College basketball fans aren't the only ones cheering as the March Madness tournaments get underway.
"There will be zero room for walk-ins. We're actually pretty full right now," said Matt Miller, the manager of sports bar The Fifty/50.
As COVID-19 cases decline, bars say they are excited to welcome NCAA fans safely back to their tables and patios, even if capacity is still partially limited.
"In previous years we were worried about capacity because of the fire department, but this year we're kind of worried about capacity with the health department. There's only so much space we can get people in here," Sean Bogardus of Kilroy's Pub said.
Many bar owners say the return of the tournaments and the fans is a welcome sight after a year of financial hurdles brought on by the pandemic.
"It's going to be really tough to get back to that old normal, considering that we've experienced a worldwide pandemic. There's been so many changes in the last year that I think, you know, restaurants have, we've had to adapt and evolve. I think there's some changes that are, you know, in place possibly for good," Miller said.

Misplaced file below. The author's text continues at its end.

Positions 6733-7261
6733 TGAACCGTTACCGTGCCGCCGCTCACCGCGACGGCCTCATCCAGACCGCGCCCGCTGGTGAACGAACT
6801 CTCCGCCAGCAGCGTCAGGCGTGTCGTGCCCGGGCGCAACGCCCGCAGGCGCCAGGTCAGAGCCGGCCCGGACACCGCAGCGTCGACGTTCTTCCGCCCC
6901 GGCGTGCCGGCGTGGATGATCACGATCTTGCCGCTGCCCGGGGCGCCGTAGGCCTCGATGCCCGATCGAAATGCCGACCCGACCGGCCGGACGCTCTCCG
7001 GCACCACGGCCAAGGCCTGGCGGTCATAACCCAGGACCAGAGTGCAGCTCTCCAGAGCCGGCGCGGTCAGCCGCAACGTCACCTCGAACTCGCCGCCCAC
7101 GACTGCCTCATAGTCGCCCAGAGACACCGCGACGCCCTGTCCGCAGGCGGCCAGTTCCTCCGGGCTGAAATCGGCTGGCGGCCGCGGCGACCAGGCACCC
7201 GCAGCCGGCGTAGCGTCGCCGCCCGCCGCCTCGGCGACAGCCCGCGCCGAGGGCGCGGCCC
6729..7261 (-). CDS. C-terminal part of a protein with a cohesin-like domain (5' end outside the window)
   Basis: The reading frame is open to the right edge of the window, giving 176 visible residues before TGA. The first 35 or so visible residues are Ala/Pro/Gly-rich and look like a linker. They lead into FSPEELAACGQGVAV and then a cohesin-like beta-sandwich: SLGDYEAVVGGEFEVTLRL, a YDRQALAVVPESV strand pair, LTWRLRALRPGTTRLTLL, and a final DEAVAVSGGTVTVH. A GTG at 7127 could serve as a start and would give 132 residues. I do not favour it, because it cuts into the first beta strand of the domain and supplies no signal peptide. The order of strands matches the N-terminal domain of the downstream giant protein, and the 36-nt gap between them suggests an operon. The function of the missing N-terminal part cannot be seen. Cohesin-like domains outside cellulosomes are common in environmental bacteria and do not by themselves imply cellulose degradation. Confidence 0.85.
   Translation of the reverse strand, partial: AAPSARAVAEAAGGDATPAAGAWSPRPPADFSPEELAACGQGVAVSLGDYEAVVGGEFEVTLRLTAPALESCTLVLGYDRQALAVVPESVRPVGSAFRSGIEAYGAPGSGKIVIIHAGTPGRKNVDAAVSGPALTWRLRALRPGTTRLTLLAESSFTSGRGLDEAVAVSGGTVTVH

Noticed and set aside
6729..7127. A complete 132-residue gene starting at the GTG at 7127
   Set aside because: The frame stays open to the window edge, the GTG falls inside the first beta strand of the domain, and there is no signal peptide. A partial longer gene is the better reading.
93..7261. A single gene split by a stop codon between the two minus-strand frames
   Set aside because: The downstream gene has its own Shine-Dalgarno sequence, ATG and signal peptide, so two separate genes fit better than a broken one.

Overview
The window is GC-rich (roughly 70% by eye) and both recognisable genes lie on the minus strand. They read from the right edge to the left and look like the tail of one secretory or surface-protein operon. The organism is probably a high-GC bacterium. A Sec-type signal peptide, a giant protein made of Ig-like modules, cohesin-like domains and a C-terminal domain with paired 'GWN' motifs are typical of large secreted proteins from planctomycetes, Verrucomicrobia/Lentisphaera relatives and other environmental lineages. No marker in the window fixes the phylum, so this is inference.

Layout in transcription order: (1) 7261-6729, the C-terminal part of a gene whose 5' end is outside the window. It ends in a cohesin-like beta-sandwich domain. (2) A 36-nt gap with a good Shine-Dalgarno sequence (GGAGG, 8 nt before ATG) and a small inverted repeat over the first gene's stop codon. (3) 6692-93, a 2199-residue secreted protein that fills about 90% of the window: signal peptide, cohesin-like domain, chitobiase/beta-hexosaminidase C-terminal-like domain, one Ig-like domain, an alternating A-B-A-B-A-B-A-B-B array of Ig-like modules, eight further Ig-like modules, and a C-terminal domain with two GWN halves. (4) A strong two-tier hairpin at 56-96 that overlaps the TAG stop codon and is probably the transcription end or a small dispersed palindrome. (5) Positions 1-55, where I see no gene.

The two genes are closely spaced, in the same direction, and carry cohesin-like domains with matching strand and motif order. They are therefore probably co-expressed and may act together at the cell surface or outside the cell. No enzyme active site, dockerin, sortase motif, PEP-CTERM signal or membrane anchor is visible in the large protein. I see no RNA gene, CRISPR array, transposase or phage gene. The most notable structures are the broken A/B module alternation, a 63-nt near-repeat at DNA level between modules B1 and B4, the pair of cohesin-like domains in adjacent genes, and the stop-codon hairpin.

But as fans head out to cheer on their alma maters, health officials are still advising caution.
"Certainly we're excited because we do have some local teams here that are looking pretty good in terms of the NCAA. But obviously we are a long way from being past COVID here, and we're really aware that in the second half of March or at the beginning of April, we're not yet at a point where we can just say, you know, open it up, let's come on out," said Chicago Public Health Commissioner Dr. Allison Arwady.
Bars say they will do everything they can to make sure fans and staff stay safe.
"I feel good with what we've done as a company and just staying right along, you know, steady with what the city is doing," Miller said. "We'll likely have to turn some people away, just because we're only at the 50% capacity."
They just need fans to be team players when it comes to social distancing measures.
"The key is, if everyone plays by the rules," Miller said. "I think the more prosperous, you know, restaurants are going to be, even at, even at 50% capacity, which is, you know, a lot better than 25% capacity. It's a lot better than being closed for just delivery and pickups."
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